Can You Freeze A Buttercream Cake?

Decorating By ladyamanda Updated 9 Oct 2013 , 3:18am by maybenot

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ladyamanda Posted 19 Mar 2006 , 12:41pm
post #1 of 10

Hi everyone, my 1st post.....icon_smile.gif

I'm new to cake decorating, and soon to give birth to my second child, which leads to this baby is due shortly before Easter, and I'd like to pre-make a cake for Easter, as I'm guessing I'll have my hands full immediately before.

So I'm planning a simple round cake, with a buttercream basketweave, some royal icing Easter Lilies, a royal icing handle, and some chocolate candies (bunnies amd easter eggs) on top, with green dyed coconut...

I'm figuring if I premake everything, I can probably handle final assembly on Easter.

So do you think a frosted cake (with the basketweave) would survive and taste ok if made early and frozen? I know the royal flowers will do fine at Room temperature, and I think the chocolates and coconut will be ok too.

Thoughts anyone?

9 replies
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Mac Posted 19 Mar 2006 , 12:52pm
post #2 of 10

I freeze BC cakes without compromising taste. Freeze uncovered for until firm then wrap in plastic wrap. If you have room for box in freezer, then put cake in after frozen and wrap box in plastic wrap. HTH--Pam

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KittisKakes Posted 19 Mar 2006 , 1:00pm
post #3 of 10

I'd do the same thing. Freeze it for several hours unwrapped. Then wrap it with saran wrap and put it in a box if you have the room. The day before you need it, take it out, unwrap it and let it defost.

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mmdd Posted 19 Mar 2006 , 1:16pm
post #4 of 10

IF you can't put it in a box, atleast cover it in aluminum foil~after you've put the plastic on to keep it out of light.

I give instructions on cake freezing to all of the brides.

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TexasSugar Posted 20 Mar 2006 , 1:01am
post #5 of 10

If you freeze it in a box, make sure you wait until it it thawed to unwrap. That away any condensation forms on the outside of your box and not on your cake.

The chocolates will be fine in a cool dry place until you need them.

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projectqueen Posted 20 Mar 2006 , 3:57pm
post #6 of 10

If you are filling the cake, can the fillings be frozen along with the cake? Any that work well (besides bc) or any to avoid?

Also, how long would it take a 10 inch round (3" high) to defrost?

Can it be FULLY decorated before freezing, i.e. swags, cornelli lace, etc.?

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mmdd Posted 20 Mar 2006 , 4:04pm
post #7 of 10

I know that bc does just fine, but I'm unsure of what to avoid. Maybe someone else on here can help you out with that.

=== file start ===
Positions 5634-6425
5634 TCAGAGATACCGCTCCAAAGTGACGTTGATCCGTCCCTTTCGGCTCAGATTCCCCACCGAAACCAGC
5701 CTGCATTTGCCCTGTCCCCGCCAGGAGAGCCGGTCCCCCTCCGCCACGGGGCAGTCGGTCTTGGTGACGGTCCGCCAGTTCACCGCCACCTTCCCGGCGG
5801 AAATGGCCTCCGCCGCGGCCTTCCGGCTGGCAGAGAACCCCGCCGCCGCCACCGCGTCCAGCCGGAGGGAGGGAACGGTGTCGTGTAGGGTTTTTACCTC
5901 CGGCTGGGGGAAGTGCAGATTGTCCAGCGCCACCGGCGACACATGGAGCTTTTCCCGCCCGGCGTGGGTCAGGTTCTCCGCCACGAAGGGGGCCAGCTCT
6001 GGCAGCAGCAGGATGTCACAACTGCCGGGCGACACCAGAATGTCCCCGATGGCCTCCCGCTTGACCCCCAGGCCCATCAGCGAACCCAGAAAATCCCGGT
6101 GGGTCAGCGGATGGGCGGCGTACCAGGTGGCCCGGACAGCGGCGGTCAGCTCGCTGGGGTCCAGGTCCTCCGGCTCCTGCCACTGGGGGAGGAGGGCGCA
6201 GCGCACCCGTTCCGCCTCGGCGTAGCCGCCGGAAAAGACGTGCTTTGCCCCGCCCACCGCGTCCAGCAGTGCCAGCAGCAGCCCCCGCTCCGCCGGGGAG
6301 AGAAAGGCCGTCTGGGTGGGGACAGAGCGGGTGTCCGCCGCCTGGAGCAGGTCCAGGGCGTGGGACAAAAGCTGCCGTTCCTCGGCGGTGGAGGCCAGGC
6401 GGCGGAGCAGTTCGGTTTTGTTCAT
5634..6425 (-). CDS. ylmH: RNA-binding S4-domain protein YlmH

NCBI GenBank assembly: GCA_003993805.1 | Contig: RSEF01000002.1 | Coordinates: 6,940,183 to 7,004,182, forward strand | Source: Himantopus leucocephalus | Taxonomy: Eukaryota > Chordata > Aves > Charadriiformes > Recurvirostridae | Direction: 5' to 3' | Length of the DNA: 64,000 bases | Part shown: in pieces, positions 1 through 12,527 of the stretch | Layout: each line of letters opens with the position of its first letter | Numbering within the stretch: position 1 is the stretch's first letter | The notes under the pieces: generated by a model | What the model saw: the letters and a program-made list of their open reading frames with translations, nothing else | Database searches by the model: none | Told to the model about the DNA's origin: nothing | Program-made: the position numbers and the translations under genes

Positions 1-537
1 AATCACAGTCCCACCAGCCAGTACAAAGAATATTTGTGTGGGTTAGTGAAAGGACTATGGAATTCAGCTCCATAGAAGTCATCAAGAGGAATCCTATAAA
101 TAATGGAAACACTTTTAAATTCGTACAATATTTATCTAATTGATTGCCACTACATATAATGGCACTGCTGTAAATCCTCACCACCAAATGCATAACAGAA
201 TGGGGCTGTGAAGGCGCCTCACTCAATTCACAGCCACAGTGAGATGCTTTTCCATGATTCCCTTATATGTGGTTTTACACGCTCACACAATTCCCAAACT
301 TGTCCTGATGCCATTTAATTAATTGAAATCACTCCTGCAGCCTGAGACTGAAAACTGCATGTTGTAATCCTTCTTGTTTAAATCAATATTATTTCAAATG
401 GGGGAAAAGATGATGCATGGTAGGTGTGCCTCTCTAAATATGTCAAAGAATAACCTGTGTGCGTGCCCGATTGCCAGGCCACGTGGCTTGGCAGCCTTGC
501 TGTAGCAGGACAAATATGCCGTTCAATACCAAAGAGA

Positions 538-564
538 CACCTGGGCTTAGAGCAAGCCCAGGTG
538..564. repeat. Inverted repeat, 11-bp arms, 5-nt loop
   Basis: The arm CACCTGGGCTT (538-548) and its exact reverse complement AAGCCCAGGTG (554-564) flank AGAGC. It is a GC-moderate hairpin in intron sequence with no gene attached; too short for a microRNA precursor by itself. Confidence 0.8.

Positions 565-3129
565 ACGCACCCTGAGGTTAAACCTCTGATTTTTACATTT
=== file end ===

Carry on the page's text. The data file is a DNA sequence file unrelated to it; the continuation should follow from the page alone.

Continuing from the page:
It really shouldn't take that long for a 10" cake to defrost. If you need it by a certain time, I'd just do it earlier in the day so that way it will definitely be fine by the time you need it.

It can be fully decorated. I've heard to take some decorations off before freezing, but that's for a whole year, so I'm thinking it will be just fine for the short time it will be frozen for you.

By the way, congrats on the baby and I hope all goes well with the birth (and your cake).

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TexasSugar Posted 20 Mar 2006 , 10:48pm
post #8 of 10

Preserves and the sleeve fills would be fine to freeze. I'd go with premade things. Some of the home made cream fillings or fillings with eggs can seperate when frozen.

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HeartStrings2 Posted 8 Oct 2013 , 6:29pm
post #9 of 10

I'm making this cake for a wedding next weekend (using gumpaste flowers & raffia ribbon that will be added at the event), but I'll need to freeze it because I'll be out of town for the wedding, and someone else will be taking care of it.  Here's my question...should I wrap each layer separately before putting it in a box or just freeze the whole cake, sealing the box with plastic wrap also?  I won't be there to remove it from the box, so I'm trying to get the best instruction on how to go about it.  Should it be defrosted in the box, prior to removing the plastic wrap?  HELP, please!!

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maybenot Posted 9 Oct 2013 , 3:18am
post #10 of 10

Box the completed cake. Wrap box in several layers of saran and foil.  Freeze. 

24 hrs. before serving, place wrapped box in fridge. 

A few hrs. before serving, place wrapped box on counter. 

Right before display/serving, unbox cake. 


Eat & enjoy.

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